[Top][All Lists]

[Date Prev][Date Next][Thread Prev][Thread Next][Date Index][Thread Index]

Re: [Gnucap-devel] discontinuities

From: al davis
Subject: Re: [Gnucap-devel] discontinuities
Date: Thu, 23 Jan 2014 22:30:30 -0500
User-agent: KMail/1.13.7 (Linux/3.2.0-4-amd64; KDE/4.8.4; x86_64; ; )

On Thursday 16 January 2014, Felix Salfelder wrote:
> this is surprising. particulatly because the pulse patch was
> about zero rise time..

Zero rise time was the catylist and initial test case, but 
that's not all.  It has to do with timing of events around break 
points in general.  It still isn't final.  Every break point 
needs an explicit before and after step.  The original code put 
a step *approximately at* a break point, which could be exactly 
at, a little before, or a little after.  The modified code put a 
step a little before.  It also needs a step a little after, and 
must explicitly avoid exactly at.  More work is needed.

break point definition:  a signal or its first or second 
derivative with respect to either time or its input is 

Note that I am using a different definition of break point than 
Spice does.

> . anyway i(r1) looks pretty wrong to
> me and the ringing in v(n2) is clearly a trap artifact.

clearly a trap artifact.

Try Gear.  The Gear artifacts are pretty wierd on this one too!

why is there a problem here?

Here's a stab at the answer.  

Trap is valid across break points.  It is common to believe that 
it is not valid, but it is valid.  I am not sure about Gear..

The analysis if Gear is more difficult.  It is a weighted 
average of 2 steps.  Higher order Gear uses more steps so it is 
even harder to properly analyze.  All of the books show a simple 
analysis where all steps are the same size.  In practice, often 
all steps are not the same size.  Gnucap tries to keep steps the 
same size when it makes sense to do so, but around break points 
steps are not the same size.  In the gnucap variable step Gear 
method, I did at one time prove that the method is still 
"consistent" and "convergent" but did not rigorously analyze its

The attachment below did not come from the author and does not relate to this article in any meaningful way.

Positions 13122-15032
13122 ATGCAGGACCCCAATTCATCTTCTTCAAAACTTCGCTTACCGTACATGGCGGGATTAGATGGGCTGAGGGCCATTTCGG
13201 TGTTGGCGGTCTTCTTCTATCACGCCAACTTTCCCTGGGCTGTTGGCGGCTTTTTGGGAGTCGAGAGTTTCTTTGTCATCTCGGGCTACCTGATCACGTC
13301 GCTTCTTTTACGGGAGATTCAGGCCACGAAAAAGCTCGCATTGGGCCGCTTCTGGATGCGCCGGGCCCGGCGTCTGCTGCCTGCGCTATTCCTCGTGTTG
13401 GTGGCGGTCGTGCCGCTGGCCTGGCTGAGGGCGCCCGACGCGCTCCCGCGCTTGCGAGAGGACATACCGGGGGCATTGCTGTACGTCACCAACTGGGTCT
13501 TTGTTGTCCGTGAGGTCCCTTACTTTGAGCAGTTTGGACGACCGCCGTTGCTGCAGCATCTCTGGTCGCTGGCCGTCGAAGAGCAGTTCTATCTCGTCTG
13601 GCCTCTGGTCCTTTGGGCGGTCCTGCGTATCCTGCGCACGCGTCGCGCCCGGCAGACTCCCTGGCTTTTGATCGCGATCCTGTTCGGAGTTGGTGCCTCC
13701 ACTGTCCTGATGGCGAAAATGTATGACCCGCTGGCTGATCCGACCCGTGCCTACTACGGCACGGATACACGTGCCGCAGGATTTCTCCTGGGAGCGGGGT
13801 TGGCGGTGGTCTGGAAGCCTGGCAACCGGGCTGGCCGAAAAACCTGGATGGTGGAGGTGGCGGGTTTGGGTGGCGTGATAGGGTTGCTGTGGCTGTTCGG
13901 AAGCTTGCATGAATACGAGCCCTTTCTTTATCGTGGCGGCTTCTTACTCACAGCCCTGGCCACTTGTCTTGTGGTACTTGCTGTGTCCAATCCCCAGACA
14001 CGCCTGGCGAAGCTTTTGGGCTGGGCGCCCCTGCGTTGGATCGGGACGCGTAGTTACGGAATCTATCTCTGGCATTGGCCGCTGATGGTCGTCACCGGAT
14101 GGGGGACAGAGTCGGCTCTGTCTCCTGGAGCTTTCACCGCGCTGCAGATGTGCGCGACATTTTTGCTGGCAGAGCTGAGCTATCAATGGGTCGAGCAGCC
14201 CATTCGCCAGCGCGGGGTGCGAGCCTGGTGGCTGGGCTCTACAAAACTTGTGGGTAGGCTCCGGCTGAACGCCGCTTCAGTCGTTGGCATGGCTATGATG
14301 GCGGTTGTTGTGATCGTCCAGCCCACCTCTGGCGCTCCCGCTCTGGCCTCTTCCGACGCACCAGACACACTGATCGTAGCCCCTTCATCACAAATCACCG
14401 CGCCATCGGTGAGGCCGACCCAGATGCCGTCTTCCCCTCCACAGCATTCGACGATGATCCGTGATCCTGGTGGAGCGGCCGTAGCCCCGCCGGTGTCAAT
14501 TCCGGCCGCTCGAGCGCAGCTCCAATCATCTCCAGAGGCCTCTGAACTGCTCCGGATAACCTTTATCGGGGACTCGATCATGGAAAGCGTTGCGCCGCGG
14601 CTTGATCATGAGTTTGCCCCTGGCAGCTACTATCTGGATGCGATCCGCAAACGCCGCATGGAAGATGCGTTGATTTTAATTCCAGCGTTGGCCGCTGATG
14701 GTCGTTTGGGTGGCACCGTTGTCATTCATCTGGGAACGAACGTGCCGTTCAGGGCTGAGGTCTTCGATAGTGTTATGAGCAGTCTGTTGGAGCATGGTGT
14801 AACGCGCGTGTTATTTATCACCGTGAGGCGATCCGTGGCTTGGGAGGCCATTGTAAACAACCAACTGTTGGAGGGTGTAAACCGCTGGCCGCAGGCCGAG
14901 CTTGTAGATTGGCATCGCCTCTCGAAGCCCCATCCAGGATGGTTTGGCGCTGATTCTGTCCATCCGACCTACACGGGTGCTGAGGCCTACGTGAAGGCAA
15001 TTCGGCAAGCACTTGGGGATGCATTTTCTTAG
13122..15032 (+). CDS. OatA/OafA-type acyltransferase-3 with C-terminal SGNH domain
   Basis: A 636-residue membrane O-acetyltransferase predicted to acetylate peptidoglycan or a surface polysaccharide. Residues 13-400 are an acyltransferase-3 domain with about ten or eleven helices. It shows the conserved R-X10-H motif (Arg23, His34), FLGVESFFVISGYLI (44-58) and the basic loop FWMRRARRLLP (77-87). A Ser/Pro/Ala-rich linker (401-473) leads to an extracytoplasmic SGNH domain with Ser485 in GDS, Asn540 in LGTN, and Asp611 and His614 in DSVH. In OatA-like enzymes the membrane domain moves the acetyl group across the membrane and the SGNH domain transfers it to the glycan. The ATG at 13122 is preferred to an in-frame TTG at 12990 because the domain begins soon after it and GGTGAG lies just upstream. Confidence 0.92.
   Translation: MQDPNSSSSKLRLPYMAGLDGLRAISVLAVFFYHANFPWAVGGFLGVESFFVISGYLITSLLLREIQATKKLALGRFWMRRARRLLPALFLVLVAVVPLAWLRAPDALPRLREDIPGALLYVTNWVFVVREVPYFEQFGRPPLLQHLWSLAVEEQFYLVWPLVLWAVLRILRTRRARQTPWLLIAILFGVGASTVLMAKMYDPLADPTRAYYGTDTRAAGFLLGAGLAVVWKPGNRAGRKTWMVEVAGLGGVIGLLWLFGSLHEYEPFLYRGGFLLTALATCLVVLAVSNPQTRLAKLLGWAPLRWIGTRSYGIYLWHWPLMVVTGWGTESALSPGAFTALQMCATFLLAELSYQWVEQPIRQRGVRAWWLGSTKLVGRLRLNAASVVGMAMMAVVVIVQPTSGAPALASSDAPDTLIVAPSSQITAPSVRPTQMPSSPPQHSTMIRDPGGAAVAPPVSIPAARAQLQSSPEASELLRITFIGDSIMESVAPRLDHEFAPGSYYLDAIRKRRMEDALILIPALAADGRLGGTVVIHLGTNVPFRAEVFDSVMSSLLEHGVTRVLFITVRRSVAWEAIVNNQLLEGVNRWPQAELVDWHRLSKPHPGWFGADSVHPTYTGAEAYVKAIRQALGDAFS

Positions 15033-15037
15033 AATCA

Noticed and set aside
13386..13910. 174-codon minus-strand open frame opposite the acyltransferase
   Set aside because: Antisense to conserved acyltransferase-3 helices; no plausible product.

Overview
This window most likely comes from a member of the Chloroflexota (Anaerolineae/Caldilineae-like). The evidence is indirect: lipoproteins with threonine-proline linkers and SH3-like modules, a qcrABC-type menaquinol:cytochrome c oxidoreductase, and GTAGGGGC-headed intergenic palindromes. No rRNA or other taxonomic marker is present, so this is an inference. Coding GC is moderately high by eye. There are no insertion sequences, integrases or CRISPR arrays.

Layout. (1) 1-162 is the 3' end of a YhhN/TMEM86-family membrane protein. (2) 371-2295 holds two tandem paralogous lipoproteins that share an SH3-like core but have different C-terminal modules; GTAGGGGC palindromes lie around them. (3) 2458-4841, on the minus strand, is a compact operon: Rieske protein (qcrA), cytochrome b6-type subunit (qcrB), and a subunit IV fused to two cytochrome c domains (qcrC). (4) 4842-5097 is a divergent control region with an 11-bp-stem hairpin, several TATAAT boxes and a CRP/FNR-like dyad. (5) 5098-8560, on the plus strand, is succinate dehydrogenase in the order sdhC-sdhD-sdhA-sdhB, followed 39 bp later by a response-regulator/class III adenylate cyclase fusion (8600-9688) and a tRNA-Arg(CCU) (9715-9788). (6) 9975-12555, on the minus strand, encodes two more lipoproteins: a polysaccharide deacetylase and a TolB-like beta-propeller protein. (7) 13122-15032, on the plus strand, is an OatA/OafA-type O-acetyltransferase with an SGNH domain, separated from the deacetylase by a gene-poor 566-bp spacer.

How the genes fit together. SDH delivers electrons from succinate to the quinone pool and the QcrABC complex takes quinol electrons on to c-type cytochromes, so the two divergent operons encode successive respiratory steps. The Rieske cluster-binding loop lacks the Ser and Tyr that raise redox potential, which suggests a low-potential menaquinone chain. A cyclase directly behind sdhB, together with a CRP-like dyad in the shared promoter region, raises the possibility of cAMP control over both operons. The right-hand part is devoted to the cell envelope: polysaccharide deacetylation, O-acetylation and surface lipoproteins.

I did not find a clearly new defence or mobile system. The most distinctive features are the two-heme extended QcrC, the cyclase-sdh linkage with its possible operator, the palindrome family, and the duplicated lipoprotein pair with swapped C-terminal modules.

"stability".  (Quoted terms .. see a numerical analysis text for 
definitions.)  Based on this, Gear fallback is probably not a 
good idea.

The issue here is in time step control.  Although the method is 
valid through break points, the step control is not.   Say that 
again ....  Truncation error and curve fit time step control is 
not valid through break points.

For now, let's ignore the capacitors and just look at the step 
control when there are no storage devices.  Steps are chosen 
such that the result is a smooth curve, and that interpolating 
between actual calculation points gives accuracy within the 
specified tolerance.

The method is to try to fit a curve of order 1, 2, or 3 
depending on the option "trsteporder", which defaults to 3.

To estimate the error, take one more derivative.  That would be 
the 4th derivative for a 3rd order fit, or the second derivative 
for a first order fit.  Think of a Taylor series, estimating the 
error you get by truncating the series.  Truncation error.

In case it isn't obvious, a first order fit is line segments, a 
third order fit is cubic splines.  A higher order here allows 
larger time steps for the same interpolated accuracy.

The estimated value of the nth derivative here is calculated by 
divided differences.  3 points are needed to calculate the 
second derivative, used when trsteporder==1.  5 points are 
needed to calculate the 4th derivative, used when trsteporder=3.

If that derivative of a signal is discontinuous the 
estimation of truncation error is not valid.  The points before 
the discontinuity are not valid for this purpose.

In most cases, it is not a serious problem because the 
consequence is non-optimal time-stepping, not incorrect results.

In this case, large steps are used up to the break then suddenly 
very small steps are needed, but not demanded, hence the trap 
ringing.  Trap uses order 2 step control.  That requires 4 
samples to calculate the 3rd derivative.  Immediately after a 
break, 3 of the samples are before the break, when it was flat, 
so it still asks for large steps.

In this case, setting trsteporder to 1 eliminates the trap 
overshoot, because something else (the voltage source) now 
demands a small enough step.

So what is needed here is not method fallback (fallback to 
euler) but rather step control fallback.  If the step control 
falls back to 1 after a break, that should fix it.

Still working on it.  more to come.

Also ... while working on this, I think I fixed the "zero-time-
step" and "very backward time step" bug.  It has to do with 
rejecting a step then the quantizer unrejects it scheduling a 
new step at exactly the same time as the previous one.  More to 
follow on this too.

reply via email to

[Prev in Thread] Current Thread [Next in Thread]